Nice guy Prashant lives up to his image.
Boyish Prashant has got a special tag attached to his screen persona. The title cards of his movies proclaim him as ‘Kathal Ilavarasan’ (the prince of love), largely due to his image as a romantic hero. He made his debut a decade back, in 1990, when he starred in ‘Vaigasi Poranthachu’, a rehash of ‘Alaigal Oivathillai’ and the film fared well at the box office. ‘Chembaruthi’, directed by Selvamani, followed and that film gave a strong footing to Prashant in Tamil filmdom. ‘Vanna Vanna Pookal’ by Balu Mahendra won the best regional film award at the national level and Prasanth came into reckoning thereafter.
Suddenly the young actor was booked in a series of films. But the films he had worked in during this phase did not help him much to stabilize himself. Sathya Movies ‘Enga Thambi’, Thirupur Mani’s ‘Unakkaha Piranthen’, Manivannan’s ‘Raasa Maghan’, Manoj Kumar’s ‘Senthamizh Selvan’ and Selvamani’s ‘Kanmani’. All of these films proved to be duds at the box office. The bombing of these movies put Prashant in a fix. Mighty man Manirathinam pulled out the sinking Prashant from the quagmire and cast him as his hero in ‘Thiruda Thiruda’. Alas, the well made romantical, with starling visuals, flopped to the dismay of the director.
Prashant saved his career by acting in an offbeat Malayalam film ‘Perunthachan’, which won the best film award in Kerala and he started to appear in Telugu films like ‘Tholi Muddu’ (Divya Bharathi), ‘Prema Vijayam’, ‘Prema Sikaram’, ‘Premapattam’, ‘Allariprema’ as well as in Hindi films like ‘I Love You’ and ‘Anto Ka Prem Yudh’.
Sensational Shankar picked him up for his multi-lingual ‘Jeans’ and for three years Prashant had not signed any other film. Though he had put all his eggs in one basket nothing untoward happened to him. The shrewd career decision paid off and the film ‘Jeans’ celebrated 100 days run in Singapore and Malaysia and silver jubilee runs in ten theatres in Chennai. Prashant was catapulted to the big league. Today, he has turned down directors like Rajiv Menon and Manirathnam because he does not like their stories. His ‘Kathal Kavithai’ has also become a hit.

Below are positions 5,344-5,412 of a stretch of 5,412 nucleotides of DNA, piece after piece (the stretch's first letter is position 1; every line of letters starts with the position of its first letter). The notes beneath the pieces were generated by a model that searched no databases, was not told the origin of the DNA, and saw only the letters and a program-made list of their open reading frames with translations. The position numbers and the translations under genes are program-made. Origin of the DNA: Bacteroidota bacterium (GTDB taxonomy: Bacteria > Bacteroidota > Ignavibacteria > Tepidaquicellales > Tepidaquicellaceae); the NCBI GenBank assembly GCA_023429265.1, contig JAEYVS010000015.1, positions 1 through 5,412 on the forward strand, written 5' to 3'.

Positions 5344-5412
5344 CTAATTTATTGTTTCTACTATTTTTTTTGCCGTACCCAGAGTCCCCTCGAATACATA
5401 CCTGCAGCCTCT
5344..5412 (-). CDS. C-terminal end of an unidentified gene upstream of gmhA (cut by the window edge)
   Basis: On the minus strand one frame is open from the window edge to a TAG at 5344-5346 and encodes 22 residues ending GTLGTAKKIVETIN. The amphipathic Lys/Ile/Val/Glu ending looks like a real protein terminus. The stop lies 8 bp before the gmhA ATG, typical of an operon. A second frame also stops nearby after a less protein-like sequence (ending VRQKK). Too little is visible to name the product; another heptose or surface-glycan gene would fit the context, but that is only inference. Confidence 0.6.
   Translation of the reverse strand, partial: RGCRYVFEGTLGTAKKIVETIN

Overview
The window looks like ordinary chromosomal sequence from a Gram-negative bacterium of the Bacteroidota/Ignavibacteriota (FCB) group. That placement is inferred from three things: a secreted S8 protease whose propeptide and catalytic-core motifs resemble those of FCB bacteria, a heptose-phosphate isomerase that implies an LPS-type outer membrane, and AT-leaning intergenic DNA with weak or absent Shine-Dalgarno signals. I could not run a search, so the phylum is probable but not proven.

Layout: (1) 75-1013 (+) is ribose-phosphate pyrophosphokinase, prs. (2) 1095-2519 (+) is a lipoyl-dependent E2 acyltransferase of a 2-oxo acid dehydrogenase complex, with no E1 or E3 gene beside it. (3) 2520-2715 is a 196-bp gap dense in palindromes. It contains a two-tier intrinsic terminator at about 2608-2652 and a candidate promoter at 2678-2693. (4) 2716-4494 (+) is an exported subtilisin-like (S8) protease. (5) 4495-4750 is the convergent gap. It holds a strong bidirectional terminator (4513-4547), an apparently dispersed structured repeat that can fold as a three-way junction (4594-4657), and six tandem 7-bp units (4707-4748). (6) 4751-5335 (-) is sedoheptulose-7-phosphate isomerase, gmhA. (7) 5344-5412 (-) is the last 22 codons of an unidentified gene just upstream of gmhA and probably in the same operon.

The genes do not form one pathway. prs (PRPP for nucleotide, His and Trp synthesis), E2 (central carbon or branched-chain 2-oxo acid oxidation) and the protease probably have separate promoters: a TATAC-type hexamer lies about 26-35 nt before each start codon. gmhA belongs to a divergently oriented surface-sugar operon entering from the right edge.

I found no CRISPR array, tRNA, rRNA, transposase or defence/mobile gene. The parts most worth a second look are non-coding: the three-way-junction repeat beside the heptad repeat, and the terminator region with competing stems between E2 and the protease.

Prashant led a sheltered life and was so innocent that he did not even know how to find his way around Chennai. His entire career was managed by his father Thiagarajan who himself is a producer-actor-director. Prashant’s father had him trained in martial arts and other forms of fighting like Silambu, Kalari, and in gymnastics, roller-skating, horse riding, swimming and yachting. When he entered films he was trained in all forms of sports and was also skilled in Bharatanatyam. All he needed was Lady Luck to smile on him and he would make it. Added to that, Prashant had studied in Trinity College of Music, London.
‘Kannithirey Thondrinal’ produced by Sivasakthi Pandian is yet another film, released recently, that proved to be a big hit. Today he has regular producers who sign him and they are those who have the capacity to produce the film and take it to the theatres without distributors. Charan’s ‘Parthein Rasithein” enjoyed the audience patronage in the year 2000 and the film saw packed houses all over Tamilnadu. Now Prashant has decided to undergo a change of image by trying out action films. He is on the lookout for subjects, which are unique and offer him good scope to show his multifaceted talents. Prashant, now aged 26, has so far completed 40 films and is today all set to rise to new heights as a star under the guidance and shrewd tutelage of his father.
Compiled by U. Bharat.